socket - create an endpoint for communication
int socket(int domain, int type, int protocol);
Socket creates an endpoint for communication and returns a descriptor.
The domain parameter specifies a communications domain within which
communication will take place; this selects the protocol family which
should be used. The protocol family generally is the same as the address
family for the addresses supplied in later operations on the socket.
These families are defined in the include file <sys/socket.h>. The
currently understood formats are:
PF_INET (DARPA Internet protocols)
PF_RAW (Link-level protocols)
PF_UNIX (4.3BSD UNIX internal protocols)
The formats PF_NS (Xerox Network Systems protocols) and PF_IMPLINK (IMP
link layer) are not implemented.
The socket has the indicated type, which specifies the semantics of
communication. Currently implemented types are:
A SOCK_STREAM type provides sequenced, reliable, two-way connection based
byte streams. An out-of-band data transmission mechanism may be
supported. A SOCK_DGRAM socket supports datagrams (connectionless,
unreliable messages of a fixed (typically small) maximum length).
SOCK_RAW sockets, which are available only to the super-user, provide
access to internal network protocols and interfaces. The types
SOCK_SEQPACKET and SOCK_RDM are currently unimplemented.
The protocol specifies a particular protocol to be used with the socket.
Normally only a single protocol exists to support a particular socket
type within a given protocol family. However, it is possible that many
protocols may exist, in which case a particular protocol must be
specified in this manner. The protocol number to use is particular to
the "communication domain" in which communication is to take place; see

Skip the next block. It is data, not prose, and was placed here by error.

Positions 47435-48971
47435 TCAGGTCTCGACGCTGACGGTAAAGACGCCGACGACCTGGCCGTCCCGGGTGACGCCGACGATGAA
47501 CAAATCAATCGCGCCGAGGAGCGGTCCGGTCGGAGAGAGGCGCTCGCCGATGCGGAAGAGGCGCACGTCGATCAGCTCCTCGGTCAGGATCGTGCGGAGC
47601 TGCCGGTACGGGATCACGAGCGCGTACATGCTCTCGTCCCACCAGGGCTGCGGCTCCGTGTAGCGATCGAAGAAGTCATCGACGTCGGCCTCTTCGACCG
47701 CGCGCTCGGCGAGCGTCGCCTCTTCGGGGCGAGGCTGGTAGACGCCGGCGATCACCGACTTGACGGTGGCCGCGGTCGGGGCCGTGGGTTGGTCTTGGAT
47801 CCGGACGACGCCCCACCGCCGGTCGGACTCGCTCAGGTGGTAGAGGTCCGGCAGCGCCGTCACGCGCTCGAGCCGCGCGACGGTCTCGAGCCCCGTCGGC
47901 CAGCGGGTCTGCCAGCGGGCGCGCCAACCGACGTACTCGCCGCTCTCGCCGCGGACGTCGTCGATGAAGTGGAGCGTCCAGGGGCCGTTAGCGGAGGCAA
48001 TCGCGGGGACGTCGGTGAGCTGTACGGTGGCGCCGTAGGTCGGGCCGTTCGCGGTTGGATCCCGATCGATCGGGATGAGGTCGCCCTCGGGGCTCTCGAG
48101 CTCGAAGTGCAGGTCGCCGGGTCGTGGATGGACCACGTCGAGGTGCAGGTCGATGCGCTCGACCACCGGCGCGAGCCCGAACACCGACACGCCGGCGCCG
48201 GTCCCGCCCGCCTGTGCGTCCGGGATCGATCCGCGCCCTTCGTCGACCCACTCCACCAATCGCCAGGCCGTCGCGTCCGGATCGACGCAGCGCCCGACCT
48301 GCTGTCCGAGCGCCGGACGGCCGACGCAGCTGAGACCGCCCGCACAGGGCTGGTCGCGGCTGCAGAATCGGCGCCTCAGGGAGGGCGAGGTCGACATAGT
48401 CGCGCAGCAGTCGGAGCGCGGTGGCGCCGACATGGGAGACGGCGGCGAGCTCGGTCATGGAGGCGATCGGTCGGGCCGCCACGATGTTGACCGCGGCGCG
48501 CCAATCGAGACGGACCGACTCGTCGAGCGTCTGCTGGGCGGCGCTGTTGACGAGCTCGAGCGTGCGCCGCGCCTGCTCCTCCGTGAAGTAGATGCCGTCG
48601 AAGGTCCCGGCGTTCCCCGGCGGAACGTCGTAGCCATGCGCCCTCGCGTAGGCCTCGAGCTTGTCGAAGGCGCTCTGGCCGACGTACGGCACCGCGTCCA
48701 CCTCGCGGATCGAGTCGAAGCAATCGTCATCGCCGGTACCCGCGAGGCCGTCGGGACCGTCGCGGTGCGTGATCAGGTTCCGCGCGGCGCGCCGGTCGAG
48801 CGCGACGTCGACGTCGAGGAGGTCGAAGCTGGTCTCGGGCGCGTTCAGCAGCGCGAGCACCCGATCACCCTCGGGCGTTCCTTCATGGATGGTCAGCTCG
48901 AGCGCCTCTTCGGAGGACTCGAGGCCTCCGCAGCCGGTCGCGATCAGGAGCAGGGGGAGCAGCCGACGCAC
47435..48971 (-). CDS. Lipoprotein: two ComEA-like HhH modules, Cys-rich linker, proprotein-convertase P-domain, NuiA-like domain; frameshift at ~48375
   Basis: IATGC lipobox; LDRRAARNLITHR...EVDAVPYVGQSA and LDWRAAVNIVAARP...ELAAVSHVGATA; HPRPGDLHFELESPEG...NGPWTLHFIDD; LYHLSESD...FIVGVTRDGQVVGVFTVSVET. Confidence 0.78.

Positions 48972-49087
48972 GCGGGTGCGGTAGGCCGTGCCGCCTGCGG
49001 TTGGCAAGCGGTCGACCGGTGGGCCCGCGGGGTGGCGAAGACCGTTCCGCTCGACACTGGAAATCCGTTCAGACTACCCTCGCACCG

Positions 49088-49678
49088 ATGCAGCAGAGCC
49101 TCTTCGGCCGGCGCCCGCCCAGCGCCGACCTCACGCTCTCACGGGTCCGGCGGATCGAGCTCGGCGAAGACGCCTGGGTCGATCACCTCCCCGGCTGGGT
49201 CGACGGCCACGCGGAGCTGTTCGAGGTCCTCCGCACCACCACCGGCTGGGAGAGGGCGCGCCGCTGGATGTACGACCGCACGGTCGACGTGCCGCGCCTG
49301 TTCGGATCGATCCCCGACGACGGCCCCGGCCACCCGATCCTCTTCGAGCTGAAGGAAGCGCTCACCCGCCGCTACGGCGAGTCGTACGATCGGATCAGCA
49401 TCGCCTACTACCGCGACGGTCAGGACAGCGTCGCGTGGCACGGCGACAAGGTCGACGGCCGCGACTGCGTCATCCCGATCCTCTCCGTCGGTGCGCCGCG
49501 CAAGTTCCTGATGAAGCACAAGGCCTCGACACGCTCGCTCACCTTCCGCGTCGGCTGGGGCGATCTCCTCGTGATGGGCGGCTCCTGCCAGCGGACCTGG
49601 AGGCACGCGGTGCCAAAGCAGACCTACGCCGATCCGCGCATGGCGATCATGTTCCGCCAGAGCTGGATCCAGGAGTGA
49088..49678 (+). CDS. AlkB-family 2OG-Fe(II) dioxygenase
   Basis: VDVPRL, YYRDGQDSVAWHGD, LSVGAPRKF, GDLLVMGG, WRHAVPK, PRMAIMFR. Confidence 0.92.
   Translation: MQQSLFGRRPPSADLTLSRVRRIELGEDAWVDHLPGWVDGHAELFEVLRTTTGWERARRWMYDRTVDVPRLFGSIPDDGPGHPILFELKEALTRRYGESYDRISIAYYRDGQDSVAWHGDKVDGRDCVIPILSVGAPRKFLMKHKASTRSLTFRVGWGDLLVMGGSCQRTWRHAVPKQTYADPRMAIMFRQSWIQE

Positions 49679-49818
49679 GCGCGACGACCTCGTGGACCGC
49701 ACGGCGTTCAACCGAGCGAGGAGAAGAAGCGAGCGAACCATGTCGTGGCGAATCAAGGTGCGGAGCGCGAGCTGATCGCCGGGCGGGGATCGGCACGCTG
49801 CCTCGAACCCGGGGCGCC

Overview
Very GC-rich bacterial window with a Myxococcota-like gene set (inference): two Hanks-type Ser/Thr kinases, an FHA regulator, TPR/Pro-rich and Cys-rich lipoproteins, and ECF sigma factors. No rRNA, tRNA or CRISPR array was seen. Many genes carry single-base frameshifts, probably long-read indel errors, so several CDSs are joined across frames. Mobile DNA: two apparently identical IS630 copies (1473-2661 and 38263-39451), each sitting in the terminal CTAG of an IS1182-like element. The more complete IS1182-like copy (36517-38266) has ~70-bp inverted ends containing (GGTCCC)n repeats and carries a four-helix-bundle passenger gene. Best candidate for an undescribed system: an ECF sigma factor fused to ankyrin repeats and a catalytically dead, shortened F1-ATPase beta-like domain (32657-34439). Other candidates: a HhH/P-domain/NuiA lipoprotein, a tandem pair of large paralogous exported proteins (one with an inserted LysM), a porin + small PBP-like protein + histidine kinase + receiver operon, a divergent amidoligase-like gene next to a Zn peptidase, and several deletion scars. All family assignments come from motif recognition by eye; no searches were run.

Sockets of type SOCK_STREAM are full-duplex byte streams, similar to
pipes. A stream socket must be in a connected state before any data may
be sent or received on it. A connection to another socket is created
with a connect(2) call. Once connected, data may be transferred using
calls. Note that for the read and recv-style calls, the number of bytes
actually read may be less than the number requested. When a session has
been completed a close(2) may be performed. Out-of-band data may also be
transmitted as described in send(2) and received as described in recv(2).
The communications protocols used to implement a SOCK_STREAM insure that
data is not lost or duplicated. If a piece of data for which the peer
protocol has buffer space cannot be successfully transmitted within a
reasonable length of time, then the connection is considered broken and
calls will indicate an error with -1 returns and with ETIMEDOUT as the
specific code in the global variable errno. The protocols optionally
keep sockets "warm" by forcing transmissions roughly every minute in the
absence of other activity. An error is then indicated if no response can
be elicited on an otherwise idle connection for a extended period (e.g. 5
minutes). A SIGPIPE signal is raised if a process sends on a broken
stream; this causes naive processes, which do not handle the signal, to
SOCK_DGRAM and SOCK_RAW sockets allow sending of datagrams to
correspondents named in send(2) calls. Datagrams are generally received
with recvfrom(2), which returns the next datagram with its return
An fcntl(2) call can be used to specify a process group to receive a
SIGURG signal when the out-of-band data arrives. The FIONBIO i/o control
(see ioctl(2)) or the FNDELAY fcntl (see fcntl(2)) enable non-blocking
I/O and asynchronous notification of I/O events via SIGIO.
The operation of sockets is controlled by socket level options. These
options are defined in the file <sys/socket.h>. setsockopt(2) and
getsockopt(2) are used to set and get options, respectively.
A -1 is returned if an error occurs, otherwise the return value is a
descriptor referencing the socket.
The socket call fails if:
[EPROTONOSUPPORT] The protocol type or the specified protocol is
not supported within this domain.
[EMFILE] The per-process descriptor table is full.
[ENFILE] The system file table is full.
[EACCES] Permission to create a socket of the specified
type and/or protocol is denied.
[ENOBUFS] Insufficient buffer space is available. The
socket cannot be created until sufficient
resources are freed.
accept(2), bind(2), connect(2), fcntl(2), getsockname(2), getsockopt(2),
ioctl(2), listen(2), read(2), recv(2), select(2), send(2), socketpair(2),
write(2), inet(7F), raw(7F), unix(7F)
ABI-compliant versions of the above calls can be obtained from
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